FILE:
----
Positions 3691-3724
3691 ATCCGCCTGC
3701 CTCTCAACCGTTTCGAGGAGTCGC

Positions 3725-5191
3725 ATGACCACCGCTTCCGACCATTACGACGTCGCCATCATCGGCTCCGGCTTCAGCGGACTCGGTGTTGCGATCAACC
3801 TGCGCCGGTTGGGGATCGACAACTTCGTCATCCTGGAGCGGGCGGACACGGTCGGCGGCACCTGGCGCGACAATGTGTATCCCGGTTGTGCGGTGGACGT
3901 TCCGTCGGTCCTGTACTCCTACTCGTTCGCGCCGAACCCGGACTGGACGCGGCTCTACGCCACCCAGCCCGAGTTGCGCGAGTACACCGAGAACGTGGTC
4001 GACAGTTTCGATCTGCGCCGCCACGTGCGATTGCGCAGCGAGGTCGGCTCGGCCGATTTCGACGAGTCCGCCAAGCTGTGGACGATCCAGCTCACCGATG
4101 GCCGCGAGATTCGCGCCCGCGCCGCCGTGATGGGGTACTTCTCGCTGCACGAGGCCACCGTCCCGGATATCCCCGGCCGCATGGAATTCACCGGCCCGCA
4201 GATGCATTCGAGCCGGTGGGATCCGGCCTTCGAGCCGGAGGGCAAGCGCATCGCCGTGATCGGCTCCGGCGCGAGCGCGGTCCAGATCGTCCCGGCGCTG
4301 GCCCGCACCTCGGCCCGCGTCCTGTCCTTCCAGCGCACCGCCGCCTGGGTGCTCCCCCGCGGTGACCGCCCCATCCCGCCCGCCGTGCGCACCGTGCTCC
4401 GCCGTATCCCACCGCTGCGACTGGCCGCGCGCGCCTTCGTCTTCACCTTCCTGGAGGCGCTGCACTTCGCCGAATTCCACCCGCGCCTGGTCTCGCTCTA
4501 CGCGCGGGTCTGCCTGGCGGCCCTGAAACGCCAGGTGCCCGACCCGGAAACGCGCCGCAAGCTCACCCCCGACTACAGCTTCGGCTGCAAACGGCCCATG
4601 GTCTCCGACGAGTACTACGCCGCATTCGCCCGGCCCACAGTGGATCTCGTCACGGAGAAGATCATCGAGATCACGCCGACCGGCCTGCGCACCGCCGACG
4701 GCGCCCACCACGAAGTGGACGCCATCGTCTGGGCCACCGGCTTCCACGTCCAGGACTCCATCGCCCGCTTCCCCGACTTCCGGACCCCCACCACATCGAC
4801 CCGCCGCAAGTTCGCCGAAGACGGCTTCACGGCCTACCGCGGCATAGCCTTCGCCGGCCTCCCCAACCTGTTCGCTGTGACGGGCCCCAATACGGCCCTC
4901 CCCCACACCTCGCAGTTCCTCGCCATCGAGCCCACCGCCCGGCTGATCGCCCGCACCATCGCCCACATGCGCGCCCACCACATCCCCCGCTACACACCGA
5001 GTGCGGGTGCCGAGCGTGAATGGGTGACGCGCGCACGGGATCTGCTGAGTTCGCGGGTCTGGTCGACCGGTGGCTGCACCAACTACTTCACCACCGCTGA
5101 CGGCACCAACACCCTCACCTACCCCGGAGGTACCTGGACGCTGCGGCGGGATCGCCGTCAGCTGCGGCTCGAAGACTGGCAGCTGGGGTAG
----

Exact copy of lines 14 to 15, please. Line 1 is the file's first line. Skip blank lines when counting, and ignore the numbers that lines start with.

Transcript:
4601 GTCTCCGACGAGTACTACGCCGCATTCGCCCGGCCCACAGTGGATCTCGTCACGGAGAAGATCATCGAGATCACGCCGACCGGCCTGCGCACCGCCGACG
4701 GCGCCCACCACGAAGTGGACGCCATCGTCTGGGCCACCGGCTTCCACGTCCAGGACTCCATCGCCCGCTTCCCCGACTTCCGGACCCCCACCACATCGAC